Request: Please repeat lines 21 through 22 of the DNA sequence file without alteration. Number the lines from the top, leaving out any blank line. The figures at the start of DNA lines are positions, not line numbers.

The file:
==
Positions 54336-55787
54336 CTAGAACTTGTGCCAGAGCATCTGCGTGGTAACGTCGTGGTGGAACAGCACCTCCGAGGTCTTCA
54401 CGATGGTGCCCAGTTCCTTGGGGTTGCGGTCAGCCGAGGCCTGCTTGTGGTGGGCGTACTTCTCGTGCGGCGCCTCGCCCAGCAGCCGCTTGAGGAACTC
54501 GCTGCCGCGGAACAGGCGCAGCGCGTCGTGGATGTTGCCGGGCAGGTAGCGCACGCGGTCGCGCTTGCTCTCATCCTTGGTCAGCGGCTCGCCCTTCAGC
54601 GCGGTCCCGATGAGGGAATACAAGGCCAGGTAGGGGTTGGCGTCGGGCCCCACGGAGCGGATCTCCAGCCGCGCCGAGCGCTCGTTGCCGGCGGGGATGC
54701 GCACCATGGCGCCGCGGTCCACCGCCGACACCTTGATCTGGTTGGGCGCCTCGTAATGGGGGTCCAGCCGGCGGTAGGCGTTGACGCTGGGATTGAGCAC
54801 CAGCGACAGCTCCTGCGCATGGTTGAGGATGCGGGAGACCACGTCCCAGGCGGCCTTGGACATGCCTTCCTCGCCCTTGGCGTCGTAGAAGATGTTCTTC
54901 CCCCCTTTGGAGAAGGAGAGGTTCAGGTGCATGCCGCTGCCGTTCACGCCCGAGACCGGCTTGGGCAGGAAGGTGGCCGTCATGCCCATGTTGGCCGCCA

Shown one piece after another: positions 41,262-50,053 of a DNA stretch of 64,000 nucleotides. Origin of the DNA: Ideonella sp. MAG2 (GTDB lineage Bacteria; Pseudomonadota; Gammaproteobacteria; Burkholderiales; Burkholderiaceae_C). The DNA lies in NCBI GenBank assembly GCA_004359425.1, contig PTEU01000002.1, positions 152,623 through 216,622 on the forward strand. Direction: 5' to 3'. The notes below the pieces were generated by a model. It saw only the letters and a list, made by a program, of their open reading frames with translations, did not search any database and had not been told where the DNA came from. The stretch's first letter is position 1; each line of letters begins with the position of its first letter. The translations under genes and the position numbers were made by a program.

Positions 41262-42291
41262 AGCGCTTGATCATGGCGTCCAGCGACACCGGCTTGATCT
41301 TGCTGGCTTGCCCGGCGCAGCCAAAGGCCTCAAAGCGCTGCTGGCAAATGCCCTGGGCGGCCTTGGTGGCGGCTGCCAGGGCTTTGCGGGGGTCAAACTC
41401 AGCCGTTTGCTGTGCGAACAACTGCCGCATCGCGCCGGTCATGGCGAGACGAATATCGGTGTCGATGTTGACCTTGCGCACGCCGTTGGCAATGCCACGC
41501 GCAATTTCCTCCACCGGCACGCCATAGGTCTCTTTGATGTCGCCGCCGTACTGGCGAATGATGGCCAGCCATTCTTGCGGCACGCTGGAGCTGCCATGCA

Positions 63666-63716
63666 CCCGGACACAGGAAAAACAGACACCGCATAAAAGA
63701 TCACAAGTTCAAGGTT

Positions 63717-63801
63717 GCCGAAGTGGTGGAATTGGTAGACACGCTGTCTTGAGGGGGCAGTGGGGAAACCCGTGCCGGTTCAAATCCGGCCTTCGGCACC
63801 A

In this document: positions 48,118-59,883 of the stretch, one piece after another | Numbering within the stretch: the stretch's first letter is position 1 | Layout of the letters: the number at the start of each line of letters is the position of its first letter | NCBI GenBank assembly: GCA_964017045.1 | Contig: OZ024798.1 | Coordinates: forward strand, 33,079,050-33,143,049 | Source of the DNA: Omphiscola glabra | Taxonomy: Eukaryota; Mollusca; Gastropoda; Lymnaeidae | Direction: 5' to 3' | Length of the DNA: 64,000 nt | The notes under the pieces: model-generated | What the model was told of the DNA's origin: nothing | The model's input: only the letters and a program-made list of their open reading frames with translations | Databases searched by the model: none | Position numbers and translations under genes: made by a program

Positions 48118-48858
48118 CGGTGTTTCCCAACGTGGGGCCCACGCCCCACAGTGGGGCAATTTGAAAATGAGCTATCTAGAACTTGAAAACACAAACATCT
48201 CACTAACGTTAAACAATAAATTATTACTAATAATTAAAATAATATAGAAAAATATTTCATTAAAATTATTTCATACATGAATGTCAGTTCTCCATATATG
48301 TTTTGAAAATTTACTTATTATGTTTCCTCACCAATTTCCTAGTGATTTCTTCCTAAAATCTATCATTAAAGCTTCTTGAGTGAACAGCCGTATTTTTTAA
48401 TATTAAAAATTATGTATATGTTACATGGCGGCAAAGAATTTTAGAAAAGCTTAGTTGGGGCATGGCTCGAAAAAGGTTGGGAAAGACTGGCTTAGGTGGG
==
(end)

In this document: positions 48,118-59,883 of the stretch, one piece after another | Numbering within the stretch: the stretch's first letter is position 1 | Layout of the letters: the number at the start of each line of letters is the position of its first letter | NCBI GenBank assembly: GCA_964017045.1 | Contig: OZ024798.1 | Coordinates: forward strand, 33,079,050-33,143,049 | Source of the DNA: Omphiscola glabra | Taxonomy: Eukaryota; Mollusca; Gastropoda; Lymnaeidae | Direction: 5' to 3' | Length of the DNA: 64,000 nt | The notes under the pieces: model-generated | What the model was told of the DNA's origin: nothing | The model's input: only the letters and a program-made list of their open reading frames with translations | Databases searched by the model: none | Position numbers and translations under genes: made by a program

Positions 48118-48858